Know Your Way Around Construction Equipment

How to Clean Your Gas Furnace Flame Sensor

Regular gas furnace maintenance is important to keep it running reliably and safely for years to come. Most people recognize the importance of changing air filters, for example, but you may not be aware that there is another regular maintenance task that should be performed. The flame sensor on your gas furnace is critical to its proper, safe operation, and a dirty sensor can cause the furnace to abort after startup. Below is more information on this small but important component and how you can clean it:

Gas furnace flame sensors—their purpose and how they work

Gas furnaces cycle on and off automatically based upon the thermostat setting, and despite minor differences between various models, furnaces follow a consistent pattern when starting up.

First, when the temperature inside the home drops beneath the thermostat's set point, the thermostat sends a "call" to the furnace control board for heat. The furnace then triggers the igniter, which begins to heat or spark, depending on the specific type used. Once the ignition conditions are met, the gas valve opens and permits gas to flow into the burners. There, the burners light and the system blower begins to push heated air through the ducts.

In the early stages, immediately after ignition, the flame sensor begins to check for the presence of flame proceeding from the burners. If the sensor fails to detect flame, it will shut off the gas valve and may restart the ignition sequence, depending on the furnace model. Eventually, repeated attempts at ignition will "lock" the furnace for a period of time as a safety measure.

Unfortunately, a dirty or charred flame sensor will often fail to detect the presence of flames and cause the unit to shut down on a false premise. This can prevent you from using your furnace until the flame sensor problem is addressed. Preventative cleaning can keep this potential problem from flaring up at an inopportune moment.

How to clean your gas furnace flame sensor

1. Switch off electric power to the furnace. Gas furnaces are wired into the house's electrical distribution system and can be shut down using a nearby electrical switch. Be sure to turn the switch to the "off" position, as you don't want to risk accidental startup of the unit while working. If you can't locate a switch, then identify the circuit breaker that controls your home's furnace and turn it off.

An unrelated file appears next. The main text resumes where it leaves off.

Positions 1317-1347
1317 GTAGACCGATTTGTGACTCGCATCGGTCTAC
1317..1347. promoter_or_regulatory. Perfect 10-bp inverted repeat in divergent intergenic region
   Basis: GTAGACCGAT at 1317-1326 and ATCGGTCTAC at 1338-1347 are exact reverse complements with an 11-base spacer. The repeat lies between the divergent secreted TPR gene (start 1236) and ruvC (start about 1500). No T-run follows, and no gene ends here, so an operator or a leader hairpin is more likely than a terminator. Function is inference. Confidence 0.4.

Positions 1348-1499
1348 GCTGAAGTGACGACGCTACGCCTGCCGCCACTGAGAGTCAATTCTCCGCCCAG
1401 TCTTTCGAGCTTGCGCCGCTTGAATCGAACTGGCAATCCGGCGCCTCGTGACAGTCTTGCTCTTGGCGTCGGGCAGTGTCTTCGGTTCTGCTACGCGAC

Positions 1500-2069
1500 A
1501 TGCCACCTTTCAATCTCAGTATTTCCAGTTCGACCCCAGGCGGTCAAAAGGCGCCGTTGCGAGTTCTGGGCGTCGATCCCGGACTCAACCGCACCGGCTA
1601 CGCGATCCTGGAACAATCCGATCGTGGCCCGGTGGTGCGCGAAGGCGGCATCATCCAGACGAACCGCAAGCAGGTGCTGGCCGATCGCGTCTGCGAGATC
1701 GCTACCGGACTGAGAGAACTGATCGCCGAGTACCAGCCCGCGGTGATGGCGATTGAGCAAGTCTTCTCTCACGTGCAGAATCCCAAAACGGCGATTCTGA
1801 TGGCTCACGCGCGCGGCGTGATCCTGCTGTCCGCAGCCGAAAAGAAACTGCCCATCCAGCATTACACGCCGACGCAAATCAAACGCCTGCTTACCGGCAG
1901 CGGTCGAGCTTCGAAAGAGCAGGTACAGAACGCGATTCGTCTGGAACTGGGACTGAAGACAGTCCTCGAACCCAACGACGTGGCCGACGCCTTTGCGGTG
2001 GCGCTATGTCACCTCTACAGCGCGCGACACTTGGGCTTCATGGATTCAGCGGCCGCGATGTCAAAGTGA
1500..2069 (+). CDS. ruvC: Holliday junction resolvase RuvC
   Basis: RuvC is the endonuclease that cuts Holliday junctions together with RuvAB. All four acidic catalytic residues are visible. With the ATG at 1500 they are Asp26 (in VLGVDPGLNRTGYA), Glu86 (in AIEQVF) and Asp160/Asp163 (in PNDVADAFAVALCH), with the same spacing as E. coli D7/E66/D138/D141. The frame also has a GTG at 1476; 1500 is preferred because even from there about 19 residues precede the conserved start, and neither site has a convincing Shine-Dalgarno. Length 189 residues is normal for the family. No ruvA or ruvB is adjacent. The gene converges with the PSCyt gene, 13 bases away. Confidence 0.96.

2. Remove the access cover. Once you have disconnected the power to the furnace, the next step is to access the inside of the furnace. Locate the screws that hold the cover in place and remove them. Gently pull the cover away from the furnace to prevent pinching or cutting wires. Set the panel aside to keep it out of the way and be careful not to damage the thin sheet metal.

3. Locate the flame sensor. After you have access to the interior of the furnace, locate the flame sensor; this consists of a thin rod set into a porcelain base which is attached by a single wire to the furnace control board. The sensor is located at the burner assembly and is often seen next to the igniter, which contains a pair of wires.

4. Remove the flame sensor. When you find the flame sensor, unscrew the screw or bolt holding it in place inside the burner. Keep track of the screw or bolt and pull the flame sensor away from the furnace interior. If necessary, unplug the sensor from the board to give yourself room to work.

5. Clean the flame sensor. After removing the sensor, be sure to treat it carefully to prevent accidentally breaking the porcelain. In a well-lit area, firmly grasp the base of the sensor near the porcelain and wrap a small piece of #0000 steel wool around the sensor. Next, vigorously rub the steel wool up and down the shaft of the sensor itself. Don't use harsh abrasives, such as sandpaper, files, or other potentially damaging items. Chips and gouges can cause the sensor to malfunction, which may require you purchase a new one. Once the flame sensor has been cleaned with the steel wool, is not caked with soot or other byproducts of ignition, and feels smooth to the touch, you may reinstall it.

6. Reinstall the flame sensor. The now-clean flame sensor is simple to replace. First, lead the sensor wire back to the sensor and re-attach it to the terminal on the sensor. Next, push the flame sensor back into position in the furnace and insert the screw that holds it in place. Lastly, replace the cover and power the unit back on to test its functioning.

If you do not feel comfortable with this process or if your furnace still doesn't work after you clean the flame sensor, look for furnace contractors in your area for help.


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